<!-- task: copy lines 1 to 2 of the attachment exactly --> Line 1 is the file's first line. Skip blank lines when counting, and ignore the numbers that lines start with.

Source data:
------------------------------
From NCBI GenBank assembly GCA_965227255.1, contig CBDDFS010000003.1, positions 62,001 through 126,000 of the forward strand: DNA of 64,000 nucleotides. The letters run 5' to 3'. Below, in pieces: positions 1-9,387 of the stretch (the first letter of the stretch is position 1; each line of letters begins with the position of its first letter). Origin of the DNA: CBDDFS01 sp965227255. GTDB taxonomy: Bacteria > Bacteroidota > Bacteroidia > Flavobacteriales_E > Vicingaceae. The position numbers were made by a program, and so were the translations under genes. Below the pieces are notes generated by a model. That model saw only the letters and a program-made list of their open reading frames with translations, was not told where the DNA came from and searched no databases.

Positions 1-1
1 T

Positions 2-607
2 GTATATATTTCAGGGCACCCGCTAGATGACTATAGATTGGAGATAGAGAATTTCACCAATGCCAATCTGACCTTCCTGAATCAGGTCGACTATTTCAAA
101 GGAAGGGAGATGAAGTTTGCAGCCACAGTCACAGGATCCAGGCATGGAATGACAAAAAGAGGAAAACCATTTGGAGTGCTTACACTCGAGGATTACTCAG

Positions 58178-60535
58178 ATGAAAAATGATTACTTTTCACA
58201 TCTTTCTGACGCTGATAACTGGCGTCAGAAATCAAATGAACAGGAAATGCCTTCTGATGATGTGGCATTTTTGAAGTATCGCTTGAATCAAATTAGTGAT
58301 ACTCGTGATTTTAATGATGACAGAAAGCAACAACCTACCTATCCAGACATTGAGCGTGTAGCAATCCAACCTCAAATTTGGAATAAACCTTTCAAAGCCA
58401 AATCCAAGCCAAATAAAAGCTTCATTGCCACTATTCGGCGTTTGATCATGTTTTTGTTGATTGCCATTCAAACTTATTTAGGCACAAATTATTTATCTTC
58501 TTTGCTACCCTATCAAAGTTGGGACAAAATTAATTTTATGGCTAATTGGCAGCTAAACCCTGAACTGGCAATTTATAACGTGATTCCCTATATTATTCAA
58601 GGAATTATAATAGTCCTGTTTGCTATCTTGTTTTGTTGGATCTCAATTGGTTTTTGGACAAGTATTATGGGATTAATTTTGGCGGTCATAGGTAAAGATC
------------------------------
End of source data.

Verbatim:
From NCBI GenBank assembly GCA_965227255.1, contig CBDDFS010000003.1, positions 62,001 through 126,000 of the forward strand: DNA of 64,000 nucleotides. The letters run 5' to 3'. Below, in pieces: positions 1-9,387 of the stretch (the first letter of the stretch is position 1; each line of letters begins with the position of its first letter). Origin of the DNA: CBDDFS01 sp965227255. GTDB taxonomy: Bacteria > Bacteroidota > Bacteroidia > Flavobacteriales_E > Vicingaceae. The position numbers were made by a program, and so were the translations under genes. Below the pieces are notes generated by a model. That model saw only the letters and a program-made list of their open reading frames with translations, was not told where the DNA came from and searched no databases.

Positions 1-1